I mean, I really wouldn't worry about writing the book one chapter at a time building on itself sequentially, work on that sort of stuff in post-production, for now, you just need to keep momentum and if this scene is stalling you out then you need to come at it from the other side and wait until you are comfortable with the events from an abstract angle (by dealing with afteraffects) before worrying too much about the specifics. To me, those seem like your two best options for actually getting it done (I'm not saying don't do other things first to get really comfortable doing this sort of grisley work) either splurge right here and now or skip over it outright and come back later.

Either way you will be coming back later. And for a first draft you don't have to write anything good at all for that scene, I remember I didn't even start doing manuscript exchanges (e-ghetto-workshopping) until something like my fourth draft. You are going to re-read and edit nearly to the point of re-writing virtually everything that you have right now at least once (probably more). Sometimes when I was stuck on a scene I would ignore it, sometimes I would just write down ANYTHING that was relevent about it, build on it tiny bit by tiny bit, until one day, after you've done a lot of the supporting work later in the story so that this death can and needs to carry all the full weight, at that point you will be prepared and you will have taken all the time you needed to think about it without terribly fucking up your deadlines.

I know exactly how you feel man, I felt the same way. I spent like 2 years trying to sell Citizens to the traditional publishing community and I ended up self publishing it. Why? Because I couldn't get anything else done. That story was, at the time, to me, the most important achievement of my life and I was going to give it a final chapter (in the figurative sense of being published in any way shape or form) because I wanted to work on something else and I could not stand to leave my firstborn abandoned in such a way. It was me, it was so much of me brought to life and put into play that I needed it to be available for people to read if I was really done with it. And after all the years I spent editing it, trying to get it so tight as a story that no one would dare reject it, I felt I had done my best and that as far as freshman novels go I had a lot of reasons to be proud, but I needed to work on other things and I just couldn't touch them or work on them until I had finally gotten it done. I understand the obsession, and again man, good luck. If you need a beta reader I'm always around, making some sort of feeble effort to be more helpful than just longwinded and self absorbed.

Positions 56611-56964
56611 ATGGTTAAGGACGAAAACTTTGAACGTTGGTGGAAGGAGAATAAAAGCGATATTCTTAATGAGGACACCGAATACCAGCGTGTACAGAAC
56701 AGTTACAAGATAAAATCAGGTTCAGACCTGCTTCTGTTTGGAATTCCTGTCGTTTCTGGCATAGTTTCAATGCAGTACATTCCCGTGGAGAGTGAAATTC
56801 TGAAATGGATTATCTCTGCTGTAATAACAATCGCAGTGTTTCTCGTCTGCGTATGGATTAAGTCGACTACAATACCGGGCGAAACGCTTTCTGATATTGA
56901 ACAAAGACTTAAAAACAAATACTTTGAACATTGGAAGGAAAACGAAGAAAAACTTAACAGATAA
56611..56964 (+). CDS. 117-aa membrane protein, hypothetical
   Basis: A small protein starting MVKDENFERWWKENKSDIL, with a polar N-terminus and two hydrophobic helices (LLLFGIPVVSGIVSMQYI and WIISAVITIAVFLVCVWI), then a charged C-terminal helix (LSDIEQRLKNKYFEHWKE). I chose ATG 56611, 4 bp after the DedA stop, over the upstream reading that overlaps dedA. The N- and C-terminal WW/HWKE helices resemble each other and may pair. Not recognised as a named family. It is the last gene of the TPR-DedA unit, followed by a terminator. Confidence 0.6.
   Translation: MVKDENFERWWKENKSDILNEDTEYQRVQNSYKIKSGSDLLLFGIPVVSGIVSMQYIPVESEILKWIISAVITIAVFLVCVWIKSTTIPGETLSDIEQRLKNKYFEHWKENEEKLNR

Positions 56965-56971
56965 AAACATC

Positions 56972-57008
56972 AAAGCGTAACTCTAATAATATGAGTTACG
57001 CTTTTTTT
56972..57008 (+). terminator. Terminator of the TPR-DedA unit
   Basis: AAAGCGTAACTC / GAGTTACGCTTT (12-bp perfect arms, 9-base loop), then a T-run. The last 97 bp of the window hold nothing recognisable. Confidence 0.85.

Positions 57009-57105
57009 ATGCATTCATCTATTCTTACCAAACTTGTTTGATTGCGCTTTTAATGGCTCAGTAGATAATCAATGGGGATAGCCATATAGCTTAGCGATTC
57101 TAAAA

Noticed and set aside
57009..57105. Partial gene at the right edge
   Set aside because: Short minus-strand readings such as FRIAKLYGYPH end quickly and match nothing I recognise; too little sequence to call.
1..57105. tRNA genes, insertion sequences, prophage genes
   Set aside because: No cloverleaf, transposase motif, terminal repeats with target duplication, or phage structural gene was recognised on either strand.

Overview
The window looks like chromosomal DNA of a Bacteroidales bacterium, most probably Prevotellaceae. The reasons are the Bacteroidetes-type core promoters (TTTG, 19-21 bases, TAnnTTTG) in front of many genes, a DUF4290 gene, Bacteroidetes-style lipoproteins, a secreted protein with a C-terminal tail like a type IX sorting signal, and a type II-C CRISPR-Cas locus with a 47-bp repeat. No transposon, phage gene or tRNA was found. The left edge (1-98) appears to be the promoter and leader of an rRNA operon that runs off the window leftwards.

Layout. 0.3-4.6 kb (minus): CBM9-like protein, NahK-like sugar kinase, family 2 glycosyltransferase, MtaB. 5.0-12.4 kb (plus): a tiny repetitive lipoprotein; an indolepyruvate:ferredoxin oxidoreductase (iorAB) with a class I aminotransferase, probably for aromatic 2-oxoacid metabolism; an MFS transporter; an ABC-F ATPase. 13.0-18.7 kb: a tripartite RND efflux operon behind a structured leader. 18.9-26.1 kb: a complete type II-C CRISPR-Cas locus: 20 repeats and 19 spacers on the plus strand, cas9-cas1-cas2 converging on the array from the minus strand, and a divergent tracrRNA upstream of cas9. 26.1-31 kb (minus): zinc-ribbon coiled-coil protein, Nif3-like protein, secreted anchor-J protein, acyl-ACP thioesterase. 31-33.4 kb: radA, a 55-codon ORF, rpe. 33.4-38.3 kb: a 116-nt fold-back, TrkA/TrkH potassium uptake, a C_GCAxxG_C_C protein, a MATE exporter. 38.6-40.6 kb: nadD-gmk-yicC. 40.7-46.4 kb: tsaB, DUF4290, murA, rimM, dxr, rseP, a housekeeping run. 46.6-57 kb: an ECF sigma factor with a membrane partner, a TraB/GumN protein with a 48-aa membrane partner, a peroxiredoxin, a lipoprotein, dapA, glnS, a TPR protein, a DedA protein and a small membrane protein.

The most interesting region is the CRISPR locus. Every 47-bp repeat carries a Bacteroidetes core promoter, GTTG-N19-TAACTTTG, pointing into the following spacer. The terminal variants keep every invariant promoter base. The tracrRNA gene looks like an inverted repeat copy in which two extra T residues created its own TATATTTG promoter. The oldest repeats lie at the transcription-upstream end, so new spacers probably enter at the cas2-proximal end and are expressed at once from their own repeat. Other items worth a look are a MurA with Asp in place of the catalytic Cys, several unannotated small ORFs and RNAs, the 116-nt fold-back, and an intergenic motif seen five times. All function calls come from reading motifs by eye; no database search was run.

misskokamon's picture
misskokamon from San Francisco is reading The Moonlit Mind December 8, 2011 - 9:48am

I hate writer's block! Nothing is as frustrating. 

I do the best I can to avoid writer's block by writing the story out as a chapter-by-chapter synopsis. If I hit a block during the synopsis, I have to go back about three or four paragraphs to rewrite, but it isn't as bad as going back and rewriting three or four chapters. It's like realizing you took a wrong turn. Your legs are sore, your feet throb, and you're already fifteen minutes late. You don't want to turn around! By writing the synopsis chapter by chapter first, you're wrong turn is taken while your plotting your course on a map, not traversing the crunchy bits of a city.

but you're not having a problem with direction, right? You're having a problem with execution.

One thing you can try is opening another doc and writing the scene you want to write, but changing the characters' names. Treat them as strangers, disconnect yourself from them, change their physical descriptions if you must. Write out the scene without the pressure of making it the perfect destruction of Devin's soul, because it isn't Devin facing Quinton now--it's Thomas standing before Percy, and it isn't Emily bleeding from a gunshot wound, it's Julia.